In her opposition to Mary and Brennan's motion, Candace argued with respect to Count VI that, under Rule 10-103(f)(1) and (2), she did not need to be a current income beneficiary of the Revocable Trust to have standing to sue to remove them as Trustees; it was sufficient that she was an "heir" to James and that James was a disabled person. As to Counts VII through IX, Candace argued that she had standing under Maryland common law to challenge the actions of the Trustees that, in her view, had negatively affected the value of the trust assets.

         Finally, in response to Tim and the Fund, Candace argued that Tim was a necessary party, under Rule 2-211, because, as a residuary beneficiary of the Revocable Trust, he would be bound by the court's decision on her claims. Also, because Tim was one of the three beneficiaries who signed Amendment V to the Irrevocable Trust, it was necessary to include him as a party to resolve the question whether that amendment was valid. Candace argued that the Fund was a necessary party because it received the assets she was seeking to have returned to the Revocable Trust, and therefore its joinder was required for "complete relief" to be afforded.

         On December 19, 2013, the court held a hearing on the motions to dismiss and took them under advisement. It issued a written Opinion and Order, which was entered on January 29, 2014.

         The court found that Amendment V to Item SIXTH of the Irrevocable Trust was valid, under Item TENTH of the trust, and therefore was effective to eliminate Candace as a current income beneficiary of the trust. It agreed with Michael and Judith that Candace only could be an interested person, under Rule 10-103, and thus have standing to seek their removal as Trustees of the Irrevocable Trust, if she were a current income beneficiary; and that she could not seek an accounting from Michael and Judith of any Irrevocable Trust transaction after October 21, 2013, the date of Amendment V. The court dismissed Count I (seeking to remove Michael and Judith as Trustees of the Irrevocable Trust) and Count V (seeking an accounting).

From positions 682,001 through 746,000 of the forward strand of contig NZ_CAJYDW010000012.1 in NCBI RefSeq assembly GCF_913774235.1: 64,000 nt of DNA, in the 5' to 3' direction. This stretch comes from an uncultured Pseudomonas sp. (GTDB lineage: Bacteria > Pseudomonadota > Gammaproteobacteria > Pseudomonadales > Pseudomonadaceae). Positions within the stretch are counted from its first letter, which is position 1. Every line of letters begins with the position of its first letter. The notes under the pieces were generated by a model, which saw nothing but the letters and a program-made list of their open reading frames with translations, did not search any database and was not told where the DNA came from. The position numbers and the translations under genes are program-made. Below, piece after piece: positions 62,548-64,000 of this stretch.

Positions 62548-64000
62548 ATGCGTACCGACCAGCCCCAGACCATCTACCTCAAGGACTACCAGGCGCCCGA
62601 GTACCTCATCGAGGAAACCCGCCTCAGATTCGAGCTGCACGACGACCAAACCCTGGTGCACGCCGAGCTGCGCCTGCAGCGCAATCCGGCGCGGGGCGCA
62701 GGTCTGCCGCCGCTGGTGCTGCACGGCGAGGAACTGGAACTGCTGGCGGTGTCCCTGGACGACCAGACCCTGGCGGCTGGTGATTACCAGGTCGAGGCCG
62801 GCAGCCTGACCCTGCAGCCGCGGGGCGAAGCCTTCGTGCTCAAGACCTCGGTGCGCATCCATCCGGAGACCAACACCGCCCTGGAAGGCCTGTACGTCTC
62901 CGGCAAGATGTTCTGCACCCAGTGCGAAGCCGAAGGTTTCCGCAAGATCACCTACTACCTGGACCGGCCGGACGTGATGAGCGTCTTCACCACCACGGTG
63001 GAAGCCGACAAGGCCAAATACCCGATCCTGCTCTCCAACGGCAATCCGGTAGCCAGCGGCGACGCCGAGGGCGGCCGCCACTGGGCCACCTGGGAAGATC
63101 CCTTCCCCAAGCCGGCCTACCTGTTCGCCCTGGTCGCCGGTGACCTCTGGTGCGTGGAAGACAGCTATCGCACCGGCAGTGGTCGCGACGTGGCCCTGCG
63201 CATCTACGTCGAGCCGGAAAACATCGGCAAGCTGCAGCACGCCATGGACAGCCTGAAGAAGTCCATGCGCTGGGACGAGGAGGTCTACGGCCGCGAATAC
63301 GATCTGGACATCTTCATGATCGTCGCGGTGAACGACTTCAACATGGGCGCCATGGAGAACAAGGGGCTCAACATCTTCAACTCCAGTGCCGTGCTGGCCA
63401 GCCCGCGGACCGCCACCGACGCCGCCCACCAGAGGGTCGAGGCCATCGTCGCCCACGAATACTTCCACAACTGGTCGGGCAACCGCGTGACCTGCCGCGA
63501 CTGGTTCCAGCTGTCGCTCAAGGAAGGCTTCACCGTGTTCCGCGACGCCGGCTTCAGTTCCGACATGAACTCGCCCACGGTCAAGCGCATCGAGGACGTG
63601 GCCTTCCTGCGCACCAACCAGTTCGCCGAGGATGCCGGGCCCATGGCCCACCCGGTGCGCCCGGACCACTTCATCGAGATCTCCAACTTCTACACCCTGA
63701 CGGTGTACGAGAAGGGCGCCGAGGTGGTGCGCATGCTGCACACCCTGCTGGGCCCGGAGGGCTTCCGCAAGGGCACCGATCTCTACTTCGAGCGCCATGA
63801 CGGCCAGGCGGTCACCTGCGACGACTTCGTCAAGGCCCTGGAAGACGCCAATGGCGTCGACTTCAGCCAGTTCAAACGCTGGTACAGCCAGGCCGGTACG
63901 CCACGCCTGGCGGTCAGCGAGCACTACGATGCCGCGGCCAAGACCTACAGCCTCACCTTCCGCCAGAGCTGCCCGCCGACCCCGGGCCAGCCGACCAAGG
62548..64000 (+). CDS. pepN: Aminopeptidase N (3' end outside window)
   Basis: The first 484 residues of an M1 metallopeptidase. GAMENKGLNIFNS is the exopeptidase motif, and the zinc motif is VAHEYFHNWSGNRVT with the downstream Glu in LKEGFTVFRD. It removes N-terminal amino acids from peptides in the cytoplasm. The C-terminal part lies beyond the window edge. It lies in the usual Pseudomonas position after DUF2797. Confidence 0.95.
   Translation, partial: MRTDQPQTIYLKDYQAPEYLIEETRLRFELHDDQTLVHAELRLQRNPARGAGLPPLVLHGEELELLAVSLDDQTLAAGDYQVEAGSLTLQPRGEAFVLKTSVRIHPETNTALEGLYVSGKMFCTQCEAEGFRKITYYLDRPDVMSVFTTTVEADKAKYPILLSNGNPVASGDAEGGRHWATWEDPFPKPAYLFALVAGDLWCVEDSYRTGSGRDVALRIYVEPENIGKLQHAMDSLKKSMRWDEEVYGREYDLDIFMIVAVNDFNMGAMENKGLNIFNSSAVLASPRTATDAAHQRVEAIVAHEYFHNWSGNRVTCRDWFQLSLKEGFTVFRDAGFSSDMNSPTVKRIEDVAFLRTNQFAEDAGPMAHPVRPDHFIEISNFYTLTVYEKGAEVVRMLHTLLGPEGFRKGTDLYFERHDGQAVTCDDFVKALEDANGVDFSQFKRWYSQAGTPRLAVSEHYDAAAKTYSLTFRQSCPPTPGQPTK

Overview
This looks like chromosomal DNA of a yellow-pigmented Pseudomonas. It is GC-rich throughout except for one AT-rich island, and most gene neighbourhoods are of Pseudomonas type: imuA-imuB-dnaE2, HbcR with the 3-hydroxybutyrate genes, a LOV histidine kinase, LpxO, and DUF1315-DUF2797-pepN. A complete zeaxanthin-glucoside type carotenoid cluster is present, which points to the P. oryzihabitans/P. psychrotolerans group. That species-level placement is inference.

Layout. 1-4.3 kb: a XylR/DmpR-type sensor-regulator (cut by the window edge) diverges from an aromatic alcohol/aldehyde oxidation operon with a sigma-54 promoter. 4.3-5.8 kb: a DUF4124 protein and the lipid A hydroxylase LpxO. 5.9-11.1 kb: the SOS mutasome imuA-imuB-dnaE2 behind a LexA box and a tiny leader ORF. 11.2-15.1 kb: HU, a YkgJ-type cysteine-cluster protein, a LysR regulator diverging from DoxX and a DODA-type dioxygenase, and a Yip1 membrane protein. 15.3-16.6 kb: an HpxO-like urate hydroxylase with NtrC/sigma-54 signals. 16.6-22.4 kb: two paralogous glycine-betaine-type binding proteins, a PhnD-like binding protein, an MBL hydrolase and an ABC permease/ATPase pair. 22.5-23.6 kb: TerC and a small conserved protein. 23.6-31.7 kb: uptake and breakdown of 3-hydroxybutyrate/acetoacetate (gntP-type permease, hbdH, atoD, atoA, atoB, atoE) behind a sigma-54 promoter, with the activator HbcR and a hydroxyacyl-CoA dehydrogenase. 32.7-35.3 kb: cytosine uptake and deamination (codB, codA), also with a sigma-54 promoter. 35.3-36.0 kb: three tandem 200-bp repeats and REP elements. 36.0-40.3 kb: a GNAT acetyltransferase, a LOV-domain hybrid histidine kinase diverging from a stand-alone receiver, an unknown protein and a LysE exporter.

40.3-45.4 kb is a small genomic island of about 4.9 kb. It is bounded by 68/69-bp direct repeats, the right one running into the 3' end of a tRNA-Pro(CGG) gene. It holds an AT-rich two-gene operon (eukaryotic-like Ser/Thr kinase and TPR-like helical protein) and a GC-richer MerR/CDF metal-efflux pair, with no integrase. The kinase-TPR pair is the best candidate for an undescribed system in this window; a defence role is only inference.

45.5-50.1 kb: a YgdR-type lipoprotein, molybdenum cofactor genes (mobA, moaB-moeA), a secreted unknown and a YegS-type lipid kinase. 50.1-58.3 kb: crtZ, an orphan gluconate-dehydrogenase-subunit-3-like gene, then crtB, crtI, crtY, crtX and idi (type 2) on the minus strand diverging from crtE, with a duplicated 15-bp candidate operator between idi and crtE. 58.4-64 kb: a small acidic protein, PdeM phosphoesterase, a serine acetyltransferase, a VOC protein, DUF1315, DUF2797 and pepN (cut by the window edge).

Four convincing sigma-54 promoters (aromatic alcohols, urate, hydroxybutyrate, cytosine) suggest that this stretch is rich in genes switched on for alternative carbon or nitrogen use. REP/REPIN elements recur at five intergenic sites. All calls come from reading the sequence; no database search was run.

The court also dismissed Count VI (seeking to remove Mary and Brennan as Trustees of the Revocable Trust) on the ground that Candace had to be a current income beneficiary of the Revocable Trust to have standing, and James was the only current income beneficiary. The court further dismissed Counts VII, VIII, and IX, in which Candace made claims for negligence and breach of trust against Mary and Brennan and to set aside various assignments and amendments to the trust, rejecting ...